Introduction to Voice Over IP (VOIP) Phone Service

By: Marc Ilgen

Anyone who is old enough to remember making long distance phone calls 30 years ago would also agree that telephone communication has changed considerably over the past three decades. Certainly the introduction and mass adoption of the cellphone has changed voice communication immeasurably. But there is a new revolution going on in landline communication as well. The latest technology is called Voice Over Internet Protocol, or VoIP for short. It is also known as Internet Telephony, a name that is derived from the fact that VoIP involves making phone calls over a broadband internet connection.

VoIP technology is taking the world by storm for mainly one reason - it is much cheaper than phonecalls made with the Plain Old Telephone System (POTS). It is very common for people who switch to using VoIP over POTS to save several hundred dollars per year off their phone bills. Furthermore, VoIP offers a wide variety of services like caller ID, 3 way calling, call forwarding, and so on at no extra charge. While most of these features are available in POTS plans, they are almost always available only for an extra monthly charge. So VoIP phone service offers improved phone service for less money - who doesn't love that idea?

VoIP technology has come a long way since it was invented in the mid 1990's. Originally, computer hobbyists were responsible for creating VoIP so that they could use voice communication between two people who both had computers and specialized voice equipment. The first VoIP companies began delivering products to the market in 1996, and by 1998 or 1999, VoIP technology had become a topic of considerable interest in technically oriented publications. The largest VoIP company (Vonage) started in 2001 and signed its first residential customer in 2002. Within the next two years, newer companies like Sunrocket entered the market to compete with Vonage by offering the same service at an even lower price. Today, an ever-growing number of residential and business customers are adopting VoIP technology as they discover the cost and performance advantages offered by the technology.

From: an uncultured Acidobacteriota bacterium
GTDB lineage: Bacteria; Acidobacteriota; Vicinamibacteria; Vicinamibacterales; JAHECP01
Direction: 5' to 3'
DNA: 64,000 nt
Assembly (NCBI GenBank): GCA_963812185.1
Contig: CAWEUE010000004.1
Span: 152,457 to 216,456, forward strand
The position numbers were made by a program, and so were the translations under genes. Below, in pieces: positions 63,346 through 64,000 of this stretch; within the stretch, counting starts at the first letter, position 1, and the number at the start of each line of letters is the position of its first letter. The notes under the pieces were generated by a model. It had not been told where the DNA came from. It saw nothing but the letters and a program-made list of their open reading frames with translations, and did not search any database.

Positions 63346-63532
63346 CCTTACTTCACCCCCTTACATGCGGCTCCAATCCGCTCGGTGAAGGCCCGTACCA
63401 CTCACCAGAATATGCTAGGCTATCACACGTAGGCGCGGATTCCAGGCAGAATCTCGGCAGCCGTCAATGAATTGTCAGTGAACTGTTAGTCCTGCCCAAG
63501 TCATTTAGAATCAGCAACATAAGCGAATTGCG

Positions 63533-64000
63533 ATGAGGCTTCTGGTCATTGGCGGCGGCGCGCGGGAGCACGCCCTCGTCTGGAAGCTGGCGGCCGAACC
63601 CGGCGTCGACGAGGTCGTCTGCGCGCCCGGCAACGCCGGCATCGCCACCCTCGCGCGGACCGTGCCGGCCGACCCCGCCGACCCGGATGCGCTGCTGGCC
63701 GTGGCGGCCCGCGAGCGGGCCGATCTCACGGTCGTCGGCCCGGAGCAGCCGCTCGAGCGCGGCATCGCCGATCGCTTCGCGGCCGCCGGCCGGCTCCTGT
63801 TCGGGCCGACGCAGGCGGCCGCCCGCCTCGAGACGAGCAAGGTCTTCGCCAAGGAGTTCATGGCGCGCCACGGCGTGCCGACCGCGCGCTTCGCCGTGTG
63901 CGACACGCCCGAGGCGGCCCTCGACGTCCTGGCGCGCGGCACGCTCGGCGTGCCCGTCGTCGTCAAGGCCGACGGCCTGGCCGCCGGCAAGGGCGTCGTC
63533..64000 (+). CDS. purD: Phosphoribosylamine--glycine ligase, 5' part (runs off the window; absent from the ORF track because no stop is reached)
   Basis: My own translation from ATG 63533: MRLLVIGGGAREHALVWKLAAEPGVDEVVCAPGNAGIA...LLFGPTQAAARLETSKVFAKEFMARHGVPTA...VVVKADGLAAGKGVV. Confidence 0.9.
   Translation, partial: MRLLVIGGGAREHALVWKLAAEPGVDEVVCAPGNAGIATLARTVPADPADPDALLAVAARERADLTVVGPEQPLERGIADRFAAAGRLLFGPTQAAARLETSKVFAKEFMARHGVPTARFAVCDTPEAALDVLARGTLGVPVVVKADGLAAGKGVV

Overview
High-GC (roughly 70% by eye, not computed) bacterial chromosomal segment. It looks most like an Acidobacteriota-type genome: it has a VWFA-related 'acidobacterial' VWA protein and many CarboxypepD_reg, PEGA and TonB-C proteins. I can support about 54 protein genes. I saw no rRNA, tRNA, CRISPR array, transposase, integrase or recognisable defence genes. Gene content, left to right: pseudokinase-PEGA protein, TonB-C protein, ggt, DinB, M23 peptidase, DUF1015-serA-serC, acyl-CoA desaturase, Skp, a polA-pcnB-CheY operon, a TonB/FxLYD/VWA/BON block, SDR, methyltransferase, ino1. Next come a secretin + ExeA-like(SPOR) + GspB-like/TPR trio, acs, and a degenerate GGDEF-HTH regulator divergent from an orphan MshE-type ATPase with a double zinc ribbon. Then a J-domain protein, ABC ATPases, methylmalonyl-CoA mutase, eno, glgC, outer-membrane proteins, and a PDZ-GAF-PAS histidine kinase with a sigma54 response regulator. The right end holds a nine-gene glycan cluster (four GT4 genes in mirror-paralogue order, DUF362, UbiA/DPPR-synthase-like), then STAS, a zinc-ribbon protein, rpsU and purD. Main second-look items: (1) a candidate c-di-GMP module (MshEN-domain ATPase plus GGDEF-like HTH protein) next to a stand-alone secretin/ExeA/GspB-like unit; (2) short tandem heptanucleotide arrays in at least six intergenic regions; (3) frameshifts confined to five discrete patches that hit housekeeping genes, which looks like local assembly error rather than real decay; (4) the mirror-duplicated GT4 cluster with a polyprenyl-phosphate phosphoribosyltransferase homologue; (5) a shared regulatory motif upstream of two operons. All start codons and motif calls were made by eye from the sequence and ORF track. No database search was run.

Another nice feature of VoIP is that switching from a POTS plan is very easy. You do need a broadband internet connection (cable, DSL, even wireless) but aside from that, the VoIP company you sign with will give you everything you need. The equipment can include either analog telephone adapter (ATA) which connects your existing phone to your broadband internet connection. However, it is more common these days for the VoIP carrier to provide you with a new VoIP phone, which looks just like your regular phone but is specially made to work with VoIP.

One of the latest exciting features of VoIP is portability. On leading VoIP carriers like Sunrocket and Vonage, you can take your VoIP modem with you when you go on business trips or on vacation, and simply connect this modem to any computer at your destination (any computer with a broadband internet connection). If you do this, your phone number travels with you! No one back home will ever know that you are overlooking the beach in Florida rather than sitting in your office in Cleveland. Imagine the possibilities!

The fact that VoIP is internet-based is the only major downside to VoIP. Unfortunately, internet connections occasionally go down, and during this time there is no VoIP service. Many people get around this problem by having a cellphone available as an emergency backup. So many people have cellphones these days that this is usually not an issue. So, you can use the VoIP system for making calls cheaply, and use the more expensive cellphone only for those emergency situations when the internet is down. In this way, you get the best of both worlds.

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